A request to block the release of names of clients involved in an alleged prostitution ring led by fitness studio owner and Zumba instructor Alexis Wright was denied by a Maine judge on Thursday.

Wright, 29, is accused of running an illegal prostitution ring out of the Pura Vida fitness studio in upscale Kennebunk, Maine, which she owns, and secretly taping her sexual liaisons. Both she and her alleged partner, Mark Strong have pleaded not guilty to a combined 165 counts of prostitution, invasion of privacy, and tax evasion.

Local police say they have over 100 hours of video and close to 14,000 screen shots seized from Wright’s office, showing her engaging in sex with paying clients, reported the Associated Press.

According to documents filed with the court, Wright came under scrutiny from local authorities after her landlord, Bee Nguyen, received complaints of odd noises emanating from inside her office. Nguyen said that tenants also reported that a large number of cars would frequently park behind the studio during the day and at night.

On Thursday, defense attorneys representing over 100 of the alleged Johns in the case asked for a restraining order and preliminary injunction to block Kennebunk police from releasing their clients’ identities beginning on Friday. However, District Judge Andre Janelle denied both motions.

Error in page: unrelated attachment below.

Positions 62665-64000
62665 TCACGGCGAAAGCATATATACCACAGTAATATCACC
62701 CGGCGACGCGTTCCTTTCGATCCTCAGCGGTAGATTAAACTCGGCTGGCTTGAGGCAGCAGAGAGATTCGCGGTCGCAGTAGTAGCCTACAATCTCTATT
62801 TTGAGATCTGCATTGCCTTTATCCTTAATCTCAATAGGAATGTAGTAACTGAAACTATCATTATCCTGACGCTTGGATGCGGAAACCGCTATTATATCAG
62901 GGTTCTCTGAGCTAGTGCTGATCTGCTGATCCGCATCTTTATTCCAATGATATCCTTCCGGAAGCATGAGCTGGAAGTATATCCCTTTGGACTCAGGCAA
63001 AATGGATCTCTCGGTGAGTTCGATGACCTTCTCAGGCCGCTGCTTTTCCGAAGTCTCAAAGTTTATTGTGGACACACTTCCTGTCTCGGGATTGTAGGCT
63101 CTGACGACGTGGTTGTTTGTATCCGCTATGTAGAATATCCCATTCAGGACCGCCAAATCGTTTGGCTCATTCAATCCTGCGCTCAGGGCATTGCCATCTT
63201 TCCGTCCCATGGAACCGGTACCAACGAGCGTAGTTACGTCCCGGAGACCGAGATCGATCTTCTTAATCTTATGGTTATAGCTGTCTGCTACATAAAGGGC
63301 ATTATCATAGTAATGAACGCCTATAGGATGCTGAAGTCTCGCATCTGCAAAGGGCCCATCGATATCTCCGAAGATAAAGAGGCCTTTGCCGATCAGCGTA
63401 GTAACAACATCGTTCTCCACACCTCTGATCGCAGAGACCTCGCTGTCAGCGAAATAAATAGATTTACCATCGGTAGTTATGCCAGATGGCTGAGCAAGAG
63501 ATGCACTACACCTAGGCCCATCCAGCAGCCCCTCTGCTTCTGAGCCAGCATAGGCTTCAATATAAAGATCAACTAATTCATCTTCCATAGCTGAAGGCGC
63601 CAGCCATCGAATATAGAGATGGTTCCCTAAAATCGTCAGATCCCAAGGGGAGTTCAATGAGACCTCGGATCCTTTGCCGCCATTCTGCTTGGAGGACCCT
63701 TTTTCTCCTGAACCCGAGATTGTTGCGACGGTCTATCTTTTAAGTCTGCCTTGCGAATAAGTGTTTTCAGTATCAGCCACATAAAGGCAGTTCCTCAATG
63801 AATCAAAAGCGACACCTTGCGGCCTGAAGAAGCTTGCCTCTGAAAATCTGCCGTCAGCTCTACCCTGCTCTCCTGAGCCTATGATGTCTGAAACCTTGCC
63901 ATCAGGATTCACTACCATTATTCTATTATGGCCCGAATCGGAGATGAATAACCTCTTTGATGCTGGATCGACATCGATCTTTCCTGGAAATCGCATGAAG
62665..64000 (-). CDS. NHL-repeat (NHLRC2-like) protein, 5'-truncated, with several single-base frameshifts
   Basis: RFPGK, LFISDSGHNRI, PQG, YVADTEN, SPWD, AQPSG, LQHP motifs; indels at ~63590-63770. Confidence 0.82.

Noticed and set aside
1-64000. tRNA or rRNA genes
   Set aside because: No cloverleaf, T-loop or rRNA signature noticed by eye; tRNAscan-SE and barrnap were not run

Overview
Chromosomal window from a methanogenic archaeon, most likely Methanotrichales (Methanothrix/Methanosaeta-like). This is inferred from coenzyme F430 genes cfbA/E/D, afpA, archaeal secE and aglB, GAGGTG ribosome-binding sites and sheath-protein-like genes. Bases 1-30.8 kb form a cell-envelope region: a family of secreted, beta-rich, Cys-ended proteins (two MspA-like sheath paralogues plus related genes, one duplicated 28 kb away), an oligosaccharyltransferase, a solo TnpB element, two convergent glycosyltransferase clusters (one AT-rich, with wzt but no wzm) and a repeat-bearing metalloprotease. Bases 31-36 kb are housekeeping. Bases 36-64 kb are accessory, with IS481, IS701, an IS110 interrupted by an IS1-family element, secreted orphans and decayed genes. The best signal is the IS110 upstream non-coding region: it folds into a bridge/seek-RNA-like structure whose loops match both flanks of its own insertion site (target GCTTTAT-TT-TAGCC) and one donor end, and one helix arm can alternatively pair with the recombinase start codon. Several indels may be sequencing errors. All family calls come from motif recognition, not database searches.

Stephen Schwartz, a Portland-based criminal defense attorney, argued that the release of those names could have a disastrous impact on the lives of Kennebunk residents.

"Releasing the list has the power to really destroy reputations," said Schwartz. "We believe very strongly that their names ought not be released. The mere releasing of their names will have devastating consequences in a case in which the government, we believe, will have great difficulty proving.”

The client list is believed by some to include many reputable residents including politicians, lawyers, and law enforcement agents, reported ABCNews.

Daniel Lilley, the attorney for Mark Strong, corroborated the rumor, saying, “I’m told that there are police officers and firemen and accountants and TV personalities and lawyers. It runs the gamut of Americana, I guess.”

"There's a separate list with names and certain codes that would seem to reflect sexual acts and amounts,” said Lilley. “One case, I think the amount was $1,500."

"A lot of people would rather not see the names made public because it will hurt families, children and careers," said Dan Breton, the owner of a local deli and convenience store to the AP.